Pope Clement VIII and Pope Paul V continued to add many elements to the Confessio that brings it to its current beauty today! 

The Blessed Sacrament Area

The holy communion given during the St. Peter’s Basilica mass is kept in a beautiful Blessed Sacrament Tabernacle designed by Bernini.

It is a bronze masterpiece and a replica of the St. Pietro Basilica in Montorio, with an added detail of twelve apostles and Jesus statues on the rooftop.

You can also see a stunning blue lapis lazuli in front of the gold background, behind which is a stunning painting by Pietro da Cortona.

The painting is a stunning mosaic of the Holy Spirit, Jesus, and God the Father, symbolizing the teachings of the Church. 

Artworks on Display Inside St. Peter’s Basilica

Now that you have seen the unique architecture inside St Peter’s Basilica Vatican, it is time to admire the marvelous sculptures and artworks on display!

Here are all the best artworks you can see inside the Basilica, which are extremely popular among all visiting tourists. 

La Pieta Statue

The most famous sculpture by Michelangelo in the Vatican City is the marble statue of La Pieta standing in St. Peter’s Basilica.

It depicts a life-like Biblical scene of Mother Mary hugging the body of the crucified Jesus in her lap.

This statue has a great emotional impact on all visitors, and what makes it stand out the most is Mary’s realistic cloak.

Michelangelo carved the statue between 1499 and 1500, crafting the cloak so excellently that it appears to be moving in the breeze!

This statue was the first of its kind, and many replicas of it exist all around the world today. 

Baldacchino

The Baldacchino is a massive bronze structure crafted by Lorenzo Bernini in 1633, standing over the Papal Altar. 

It is a grand canopy-like structure with massive columns and many elaborate carvings like the Coat of Arms, the keys of St. Peter, and four angels at the top. 

This Baroque-style canopy is the most popular attraction in the Basilica and a unique masterpiece worldwide.

The Baldacchino also has gilded gold elements given by France’s King Henry IV!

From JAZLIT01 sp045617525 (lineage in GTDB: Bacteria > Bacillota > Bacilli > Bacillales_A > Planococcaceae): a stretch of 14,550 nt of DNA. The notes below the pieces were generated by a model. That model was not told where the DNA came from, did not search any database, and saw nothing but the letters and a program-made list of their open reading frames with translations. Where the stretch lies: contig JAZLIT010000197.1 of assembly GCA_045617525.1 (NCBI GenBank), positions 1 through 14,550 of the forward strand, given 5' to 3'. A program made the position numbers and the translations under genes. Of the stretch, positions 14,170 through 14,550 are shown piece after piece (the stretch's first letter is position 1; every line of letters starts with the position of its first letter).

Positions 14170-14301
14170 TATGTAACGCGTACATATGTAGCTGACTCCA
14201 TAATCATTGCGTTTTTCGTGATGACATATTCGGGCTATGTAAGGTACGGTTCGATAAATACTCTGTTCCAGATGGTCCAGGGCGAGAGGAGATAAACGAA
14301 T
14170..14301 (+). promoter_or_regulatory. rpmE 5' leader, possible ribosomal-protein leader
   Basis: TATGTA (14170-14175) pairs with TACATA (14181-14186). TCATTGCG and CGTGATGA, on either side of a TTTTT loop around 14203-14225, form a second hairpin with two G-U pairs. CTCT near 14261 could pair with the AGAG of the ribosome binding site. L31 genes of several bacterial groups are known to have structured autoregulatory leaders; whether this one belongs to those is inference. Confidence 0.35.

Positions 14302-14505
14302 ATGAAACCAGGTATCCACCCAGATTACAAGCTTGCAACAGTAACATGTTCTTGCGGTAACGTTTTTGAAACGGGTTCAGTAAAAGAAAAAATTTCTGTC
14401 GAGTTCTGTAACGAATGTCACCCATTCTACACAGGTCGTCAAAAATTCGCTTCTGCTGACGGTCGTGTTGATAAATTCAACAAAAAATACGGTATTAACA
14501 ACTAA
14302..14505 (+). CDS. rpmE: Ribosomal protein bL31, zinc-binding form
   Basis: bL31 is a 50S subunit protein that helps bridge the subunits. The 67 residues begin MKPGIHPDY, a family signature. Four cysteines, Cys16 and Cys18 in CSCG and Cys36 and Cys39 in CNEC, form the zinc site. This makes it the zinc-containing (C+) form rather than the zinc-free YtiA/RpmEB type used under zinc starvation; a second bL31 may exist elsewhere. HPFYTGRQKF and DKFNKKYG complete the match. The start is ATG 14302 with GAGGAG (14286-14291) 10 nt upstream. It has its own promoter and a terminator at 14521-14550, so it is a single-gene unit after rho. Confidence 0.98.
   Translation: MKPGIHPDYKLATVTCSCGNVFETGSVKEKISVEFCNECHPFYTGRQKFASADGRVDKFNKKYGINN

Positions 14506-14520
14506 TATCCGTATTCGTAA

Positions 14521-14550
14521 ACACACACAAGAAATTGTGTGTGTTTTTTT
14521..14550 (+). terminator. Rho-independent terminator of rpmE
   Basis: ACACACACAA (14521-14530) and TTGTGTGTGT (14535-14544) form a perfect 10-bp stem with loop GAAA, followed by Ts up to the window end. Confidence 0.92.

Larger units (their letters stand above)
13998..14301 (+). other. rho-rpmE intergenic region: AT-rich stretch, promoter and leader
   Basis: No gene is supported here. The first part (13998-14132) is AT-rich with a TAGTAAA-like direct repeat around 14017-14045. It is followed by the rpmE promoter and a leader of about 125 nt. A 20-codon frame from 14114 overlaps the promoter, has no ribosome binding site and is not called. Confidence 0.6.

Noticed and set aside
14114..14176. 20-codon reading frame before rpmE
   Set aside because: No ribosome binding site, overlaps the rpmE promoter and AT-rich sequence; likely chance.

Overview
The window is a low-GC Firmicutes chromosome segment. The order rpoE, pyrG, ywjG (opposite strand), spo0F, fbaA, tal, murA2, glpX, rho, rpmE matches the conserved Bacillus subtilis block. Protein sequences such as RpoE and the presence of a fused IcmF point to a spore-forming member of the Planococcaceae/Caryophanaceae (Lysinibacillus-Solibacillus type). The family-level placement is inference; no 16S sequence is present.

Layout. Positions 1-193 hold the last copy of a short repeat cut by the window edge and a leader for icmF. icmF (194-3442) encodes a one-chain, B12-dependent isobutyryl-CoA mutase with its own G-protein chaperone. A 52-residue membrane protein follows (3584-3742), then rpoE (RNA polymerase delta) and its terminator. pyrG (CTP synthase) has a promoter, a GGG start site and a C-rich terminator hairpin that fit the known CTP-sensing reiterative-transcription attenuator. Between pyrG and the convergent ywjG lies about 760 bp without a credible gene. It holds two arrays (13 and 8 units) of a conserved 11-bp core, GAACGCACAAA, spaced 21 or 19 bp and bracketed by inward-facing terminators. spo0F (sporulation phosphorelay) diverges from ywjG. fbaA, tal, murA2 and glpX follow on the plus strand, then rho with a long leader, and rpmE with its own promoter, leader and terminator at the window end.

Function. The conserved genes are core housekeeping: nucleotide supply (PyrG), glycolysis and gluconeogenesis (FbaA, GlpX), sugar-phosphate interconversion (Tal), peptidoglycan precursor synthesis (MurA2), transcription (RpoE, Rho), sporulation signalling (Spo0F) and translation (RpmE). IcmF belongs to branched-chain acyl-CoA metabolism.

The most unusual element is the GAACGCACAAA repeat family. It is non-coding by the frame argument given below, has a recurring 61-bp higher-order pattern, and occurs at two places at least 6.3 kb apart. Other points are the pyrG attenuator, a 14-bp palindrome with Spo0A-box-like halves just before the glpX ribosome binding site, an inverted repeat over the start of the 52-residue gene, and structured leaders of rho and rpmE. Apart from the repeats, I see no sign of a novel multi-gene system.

St. Peter’s Altar Chair

The Altar Chair is a Roman Catholic relic from the Renaissance period, constructed by Bernini right at the center of the Basilica. 

It is a bronze throne-like structure made from the actual chair used when preaching by St. Peter, which was discovered in the 6th century! 

The chair has sculptures of four doctors of the Church, who are saints who did a lot for the church, supporting it on all sides. 

Bernini constructed a grand bronze reliquary around the chair to protect it so it can be displayed in the Basilica even today! 

St. Peter’s Tomb

St. Peter’s Tomb is ingrained into the St. Peter’s Basilica, which stands directly under the apse.

Millions of visitors travel from all over the world to see the sacred remains of the saint who was crucified upside down by Nero.

Visitors can set up bouquets of flowers and candles around the apse to remember the saint.

Even though the tomb is in the Vatican Necropolis under the Basilica, the Basilica is considered a much holier place because the body lies underneath. 

If you want to see the tomb, you must have a ticket to a guided tour, or you will not be allowed in the Necropolis. 

Pope Alexander VII’s Monument

The most famous monument in the Basilica is of Pope Alexander VII, completed by Bernini in 1680. 

The monument of Pope Alexander VII was his last artwork before he died at 81 years old in the same year. 

The biggest figure in the monument belongs to Pope Alexander, who kneels in prayer, surrounded by four female statues on the floor.

These women represent the virtues of justice, charity, prudence, and truth that the Pope lived by. 

At the center of the sculpture, below the Pope, is the scary figure of death, who is shown as a skeleton with wings, holding an hourglass to symbolize the Pope’s time on earth has ended.

Pope Innocent XII Monument

The monument of Pope Innocent XII was crafted to honor the Pope’s spirit of justice and his reformist beliefs.

He built a safe place for all disabled people and ensured judicial and economic justice for all his followers.

Filippino Della Valle crafted this monument with a simple composition, showing the human figures of justice and charity to reflect his values at the base.

The Pope’s right hand is stretched to bless all the pilgrims visiting St. Peter’s Basilica! 

Pope Pius VIII Monument 

The Neoclassical-style monument of Pope Pius VIII accurately depicts Pope Pius, who reigned in the 19th century.

Behind the Pope’s statue is a massive statue of Jesus, with a golden halo behind his head, and sculptures of Saints Peter and Paul are on either side!